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Wednesday, 30 December 2015

A Year to Remember

Bob Smith (drink in hand, centre) at the triumphant end of the Trident Trek, one of the events which marked the 50th anniversary of our Coastline Campaign
2015 was a big year for us.  It was the year that we put our wonderful coastline centre stage.

The occasion was the 50th anniversary of the initiative which saved hundreds of miles of our unspoilt coast, including some of Wales' best loved beaches, protected forever for future generations to enjoy. 

The initiative is the Coast Campaign, originally Enterprise Neptune, which has so far helped us protect over a hundred miles of Welsh coast - all through public donations.

Making an Impression

The year got off to a cracking start with a day's celebrations led by Springwatch star Iolo Williams.  The event was held in March, on the anniversary of the acquisition of the place where the Neptune campaign started - Whiteford Burrows on Gower.

The local team pulled out all the stops, with a fantastic programme of walks and talks to show what's been achieved since Whiteford Burrows was acquired.
Iolo Williams, launching our year of coastal celebrations at Whiteford Burrows
Our Gower volounteer team worked with sand artist Marc Treanor to create this huge map, marked with all the sites that have been saved with the Neptune campaign.

Walking and Sailing around the edge of Wales

June saw two ambitious sponsored circumnavigations of Wales - on foot and by sail.  The Trident Trek and Sails Around Wales events, both of which were covered extensively in this blog. Follow the links to enjoy tales from these two epic achievements.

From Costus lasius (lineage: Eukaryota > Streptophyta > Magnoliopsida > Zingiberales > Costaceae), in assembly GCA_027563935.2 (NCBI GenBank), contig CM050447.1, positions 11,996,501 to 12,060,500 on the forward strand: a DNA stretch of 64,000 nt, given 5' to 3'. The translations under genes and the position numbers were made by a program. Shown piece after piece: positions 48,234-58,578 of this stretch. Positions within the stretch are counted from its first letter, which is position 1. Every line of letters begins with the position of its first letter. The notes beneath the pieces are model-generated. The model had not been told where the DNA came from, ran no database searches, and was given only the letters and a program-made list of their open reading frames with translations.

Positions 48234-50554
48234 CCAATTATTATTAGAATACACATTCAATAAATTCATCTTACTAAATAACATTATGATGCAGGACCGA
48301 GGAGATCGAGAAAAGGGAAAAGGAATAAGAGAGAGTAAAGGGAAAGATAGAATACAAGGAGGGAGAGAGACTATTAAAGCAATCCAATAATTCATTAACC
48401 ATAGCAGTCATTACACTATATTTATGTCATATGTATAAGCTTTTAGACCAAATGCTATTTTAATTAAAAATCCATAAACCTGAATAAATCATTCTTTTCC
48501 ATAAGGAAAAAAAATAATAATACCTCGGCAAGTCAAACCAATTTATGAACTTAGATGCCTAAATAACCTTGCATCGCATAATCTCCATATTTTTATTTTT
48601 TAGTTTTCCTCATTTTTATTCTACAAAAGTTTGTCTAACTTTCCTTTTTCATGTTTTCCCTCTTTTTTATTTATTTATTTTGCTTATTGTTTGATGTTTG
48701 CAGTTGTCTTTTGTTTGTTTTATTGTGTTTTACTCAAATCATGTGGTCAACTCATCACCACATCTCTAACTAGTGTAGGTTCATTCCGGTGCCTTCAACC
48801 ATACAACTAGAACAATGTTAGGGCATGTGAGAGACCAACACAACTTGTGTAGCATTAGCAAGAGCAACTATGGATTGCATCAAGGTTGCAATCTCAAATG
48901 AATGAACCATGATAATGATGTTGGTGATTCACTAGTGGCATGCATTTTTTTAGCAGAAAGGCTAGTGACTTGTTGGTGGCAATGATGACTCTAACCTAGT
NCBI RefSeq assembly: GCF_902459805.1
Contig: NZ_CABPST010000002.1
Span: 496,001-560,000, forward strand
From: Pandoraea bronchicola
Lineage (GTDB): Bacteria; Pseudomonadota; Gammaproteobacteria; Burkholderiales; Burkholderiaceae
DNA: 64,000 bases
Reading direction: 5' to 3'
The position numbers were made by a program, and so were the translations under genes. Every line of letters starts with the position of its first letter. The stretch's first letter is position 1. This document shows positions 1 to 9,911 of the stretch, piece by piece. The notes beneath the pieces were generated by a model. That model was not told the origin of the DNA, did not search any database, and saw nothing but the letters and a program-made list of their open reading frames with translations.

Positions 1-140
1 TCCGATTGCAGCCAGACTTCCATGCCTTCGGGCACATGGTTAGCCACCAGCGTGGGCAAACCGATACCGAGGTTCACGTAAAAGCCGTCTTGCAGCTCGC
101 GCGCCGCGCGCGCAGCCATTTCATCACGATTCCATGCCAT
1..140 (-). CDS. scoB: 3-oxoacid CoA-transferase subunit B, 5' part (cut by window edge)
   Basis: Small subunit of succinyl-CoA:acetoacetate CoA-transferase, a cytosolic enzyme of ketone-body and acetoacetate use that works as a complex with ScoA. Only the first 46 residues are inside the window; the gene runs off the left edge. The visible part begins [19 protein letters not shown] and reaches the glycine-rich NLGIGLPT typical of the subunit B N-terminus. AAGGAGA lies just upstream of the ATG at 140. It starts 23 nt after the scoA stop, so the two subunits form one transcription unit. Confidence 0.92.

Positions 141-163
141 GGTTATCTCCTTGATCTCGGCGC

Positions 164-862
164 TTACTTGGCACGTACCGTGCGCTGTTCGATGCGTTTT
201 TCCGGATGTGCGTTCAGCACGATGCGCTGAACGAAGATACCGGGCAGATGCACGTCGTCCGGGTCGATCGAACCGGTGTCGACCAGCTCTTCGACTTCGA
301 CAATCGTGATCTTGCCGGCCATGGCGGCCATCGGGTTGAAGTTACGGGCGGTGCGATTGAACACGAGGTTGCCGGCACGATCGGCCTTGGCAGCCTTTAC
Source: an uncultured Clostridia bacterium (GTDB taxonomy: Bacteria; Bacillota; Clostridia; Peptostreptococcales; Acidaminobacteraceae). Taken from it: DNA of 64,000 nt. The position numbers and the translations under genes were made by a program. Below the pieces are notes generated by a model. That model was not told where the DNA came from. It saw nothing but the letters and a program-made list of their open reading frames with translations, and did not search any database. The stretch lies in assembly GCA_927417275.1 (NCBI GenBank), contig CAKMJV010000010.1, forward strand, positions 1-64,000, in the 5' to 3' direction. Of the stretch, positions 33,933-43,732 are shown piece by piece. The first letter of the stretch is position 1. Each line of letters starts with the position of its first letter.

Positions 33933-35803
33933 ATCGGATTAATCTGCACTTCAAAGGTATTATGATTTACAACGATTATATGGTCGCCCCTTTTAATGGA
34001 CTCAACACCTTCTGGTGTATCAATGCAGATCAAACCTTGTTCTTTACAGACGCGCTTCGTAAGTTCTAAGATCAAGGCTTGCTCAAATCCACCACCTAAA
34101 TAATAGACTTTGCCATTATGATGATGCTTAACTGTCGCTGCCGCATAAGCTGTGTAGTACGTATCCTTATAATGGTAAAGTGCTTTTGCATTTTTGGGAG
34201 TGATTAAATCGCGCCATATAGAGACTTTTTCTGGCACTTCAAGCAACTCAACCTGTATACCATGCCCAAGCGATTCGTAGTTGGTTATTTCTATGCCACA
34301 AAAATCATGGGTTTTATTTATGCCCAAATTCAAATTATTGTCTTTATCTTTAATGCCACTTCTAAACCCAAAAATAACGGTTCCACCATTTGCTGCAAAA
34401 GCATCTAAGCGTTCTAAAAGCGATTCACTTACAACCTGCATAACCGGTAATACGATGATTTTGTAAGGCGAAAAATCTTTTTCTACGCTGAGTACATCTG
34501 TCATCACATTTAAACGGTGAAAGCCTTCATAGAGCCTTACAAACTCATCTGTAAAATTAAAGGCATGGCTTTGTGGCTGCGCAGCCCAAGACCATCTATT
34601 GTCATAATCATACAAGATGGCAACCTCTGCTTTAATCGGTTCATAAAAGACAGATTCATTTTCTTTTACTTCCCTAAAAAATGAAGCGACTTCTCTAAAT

The Trident Trek reaches Cardiff Bay - both trident and Welsh dragon held proudly aloft
Laura Hughes takes the helm on a 'commute of a lifetime' with Sails Around Wales skipper, John Whitley, in the Bardsey Sound.
Follow in my wake, starting on Day 1 of Sails Around Wales

A Toast to the Coast

July saw our Big Beach Picnic which gave beachgoers all over Wales a chance to get in the holiday mood and celebrate our coast with a picnic.  Hundreds of people packed their hampers, travel rugs and folding chairs and headed to on of our four events - in Llanbedrog, Marloes, Barafundle and Rhossili.

The highlight was a grand concert overlooking the beach at Rhossili beach, with the Morriston Orpheus Male Voice Choir and the Penclawdd Brass Band. 

Crowds gather in the July sunshine to listen to a programme of music at the Big Beach Picnic
Sale of the half century?

The Coast Campaign's latest acquisition, Y Parc, forms the summit plateau of the Great Orme
The cherry on the cake of this celebratory year was the purchase of Y Parc, a farm on the summit of the Great Orme headland.  The farm has been described as 'the missing piece of this internationally-important conservation jigsaw'.  We are now able to help a number of other conservation bodies, including PlantLife, Conwy Council, RSPB and Natural Resources Wales to better safeguard this important nature reserve.

Shifting Shores

The year's activities culminated with an important debate about the future of our coastline.  The 'Shifting Shores - the Next Ten Years' seminar saw policy-makers and coastal stakeholders from all over Wales meeting in Swansea to hear expert talks, to learn from case studies and to discuss priorities for working together to make our coast more resilient to climate change.
Cwm Ivy Gower - the sea wall breaches and 100 acres of farmland is flooded.  Disaster or opportunity?